The great thing about these collaborations is that as partnerships / networks we include a wide range of professionals and disciplines and address a wide range of issues for decision-makers. That means that we include a wide range of types of evidence. We consider broad outcomes (eg COVID-END includes focus on social and economic outcomes) and we incorporate evidence from modelling and clinical guidelines as well as more traditional syntheses of papers. I think it’s fair to say that modelling is still considered more ‘separately’ (largely because it answers different questions). Our priority in all of these partnerships is to answer the questions presented to us by decision-makers using ALL the available evidence, irrespective of type / source.
I could just add that the Living Hub includes 343 hubs that are also coded in the specific sector that they are providing knowledge (20 different sectors)
Several presenters mentioned that much of this work is driven by the needs of policymakers and other decision-makers. What challenges have you experienced in generating more demand from decision-makers? Do you receive much feedback about how useful they find the evidence syntheses, and how it could be more useful for them?
I think it’s fair to say that our experience is that demand far outstrips our scope to respond. Generating demand is not a problem. This is because of our collective track record for responding to decision-makers’ needs in meaningful ways. Our relationships with government colleagues have been fostered over many years and are central to all we do.
Just to add to this question in regards to demand and responsiveness…I would also be interested in expanding on some points in the previous presentations around ‘timely’ or ‘rapid’ response – what have you learned OR what do you need to be more reactive to the demand.
In terms of generating demand – and given the importance of non-state actors in first-line response, including community-based organisations, do we have any sense on evidence demands emanating from non-state actors, NGO alliances, CBOs etc?
Very interesting presentations, thank you. It would be interesting to know who uses the hub of hubs (what types of people) how they use it, and how many users it attracts?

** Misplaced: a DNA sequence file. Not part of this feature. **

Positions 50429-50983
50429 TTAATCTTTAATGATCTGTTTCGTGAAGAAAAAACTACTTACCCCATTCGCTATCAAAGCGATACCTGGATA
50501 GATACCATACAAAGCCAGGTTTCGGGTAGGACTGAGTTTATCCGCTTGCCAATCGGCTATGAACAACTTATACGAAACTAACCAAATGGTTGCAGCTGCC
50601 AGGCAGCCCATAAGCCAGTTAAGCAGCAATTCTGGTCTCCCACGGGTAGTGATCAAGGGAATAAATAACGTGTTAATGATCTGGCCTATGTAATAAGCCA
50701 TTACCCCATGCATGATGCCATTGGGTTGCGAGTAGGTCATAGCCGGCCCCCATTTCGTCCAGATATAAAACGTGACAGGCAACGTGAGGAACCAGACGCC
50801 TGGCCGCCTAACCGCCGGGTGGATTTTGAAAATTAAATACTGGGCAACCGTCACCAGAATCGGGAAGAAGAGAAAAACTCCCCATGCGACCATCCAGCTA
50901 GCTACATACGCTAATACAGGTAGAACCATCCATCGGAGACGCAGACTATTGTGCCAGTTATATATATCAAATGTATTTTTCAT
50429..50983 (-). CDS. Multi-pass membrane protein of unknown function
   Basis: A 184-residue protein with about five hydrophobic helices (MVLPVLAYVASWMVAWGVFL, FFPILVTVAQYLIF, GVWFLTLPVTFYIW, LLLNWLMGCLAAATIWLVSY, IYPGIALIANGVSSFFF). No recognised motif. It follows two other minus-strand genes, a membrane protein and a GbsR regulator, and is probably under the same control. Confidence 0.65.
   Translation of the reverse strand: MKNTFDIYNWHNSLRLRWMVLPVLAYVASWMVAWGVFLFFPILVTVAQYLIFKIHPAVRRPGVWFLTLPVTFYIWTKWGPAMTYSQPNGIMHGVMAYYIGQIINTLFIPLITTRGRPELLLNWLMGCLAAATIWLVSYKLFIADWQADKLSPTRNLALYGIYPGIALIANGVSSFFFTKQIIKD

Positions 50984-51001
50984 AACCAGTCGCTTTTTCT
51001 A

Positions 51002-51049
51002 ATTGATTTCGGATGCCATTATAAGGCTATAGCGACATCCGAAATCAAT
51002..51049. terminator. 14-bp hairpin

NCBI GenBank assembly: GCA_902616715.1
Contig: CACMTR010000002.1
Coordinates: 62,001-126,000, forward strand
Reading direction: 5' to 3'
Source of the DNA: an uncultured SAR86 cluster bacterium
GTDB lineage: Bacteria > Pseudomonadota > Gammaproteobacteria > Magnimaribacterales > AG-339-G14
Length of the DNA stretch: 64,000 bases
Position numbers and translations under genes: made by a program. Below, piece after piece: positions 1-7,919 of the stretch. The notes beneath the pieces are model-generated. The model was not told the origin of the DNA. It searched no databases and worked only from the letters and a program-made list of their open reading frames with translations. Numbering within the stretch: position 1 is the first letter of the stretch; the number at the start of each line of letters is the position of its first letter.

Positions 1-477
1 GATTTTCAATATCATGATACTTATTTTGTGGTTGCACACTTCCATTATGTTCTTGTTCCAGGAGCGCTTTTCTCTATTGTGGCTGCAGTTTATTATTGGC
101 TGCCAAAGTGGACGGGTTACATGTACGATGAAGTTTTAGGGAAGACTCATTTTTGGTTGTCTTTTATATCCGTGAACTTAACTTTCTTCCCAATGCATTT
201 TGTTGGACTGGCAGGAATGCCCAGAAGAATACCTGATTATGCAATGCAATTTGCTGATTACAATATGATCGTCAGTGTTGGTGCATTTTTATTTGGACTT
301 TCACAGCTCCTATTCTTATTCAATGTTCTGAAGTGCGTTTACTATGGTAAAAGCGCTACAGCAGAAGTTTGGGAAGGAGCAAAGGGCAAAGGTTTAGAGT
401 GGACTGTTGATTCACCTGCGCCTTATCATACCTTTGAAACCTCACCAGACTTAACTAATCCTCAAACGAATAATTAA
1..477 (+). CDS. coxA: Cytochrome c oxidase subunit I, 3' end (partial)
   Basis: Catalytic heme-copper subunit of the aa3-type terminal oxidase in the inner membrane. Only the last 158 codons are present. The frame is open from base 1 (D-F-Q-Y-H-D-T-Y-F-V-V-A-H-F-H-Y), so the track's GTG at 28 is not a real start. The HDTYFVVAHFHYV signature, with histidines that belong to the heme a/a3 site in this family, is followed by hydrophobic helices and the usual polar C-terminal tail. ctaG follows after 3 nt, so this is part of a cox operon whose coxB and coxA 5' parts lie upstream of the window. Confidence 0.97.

We know it is used – we suspect largely by researchers. We will be looking in more detail at who uses it and for what in the future.
COVID-END has additional resources that are more focussed on decision-makers and there is work underway to analyse use. I strongly recommend checking out their inventory of evidence syntheses addressing questions of importance across outcome areas.
On the Living Hub: Given the evidence around the increase of domestic violence linked to movement restrictions globally, could specific foci include domestic violence / gender-based violence – or is this absorbed in public safety and/or children and youth services?
So the hub of hubs is designed to help guide people towards which hubs are out there and what they cover, and steer you to what you want.
This means that if there is evidence / evidence hubs on gender based violence and COVID, the hub of hubs will help you find it.
There is an ongoing shift across all our collaborations towards social and economic issues and we anticipate a lot more evidence and evidence syntheses on these issues in the coming months.
Thank you for this question. The COVID-END inventory of best evidence syntheses includes a detailed taxonomy of decisions. One of them under economic and social responses was related to domestic violence. You could find there reviews that have been classified as “best” in their topic. https://www.mcmasterforum.org/networks/covid-end/resources-to-support-decision-makers/Inventory-of-best-evidence-syntheses/context
Will this lecture be recorded? If so, where could I find it?
Yes, the session will be recorded. We will upload the recorded session on this page itself.
Please check back on this page next week.
Thanks & Regards,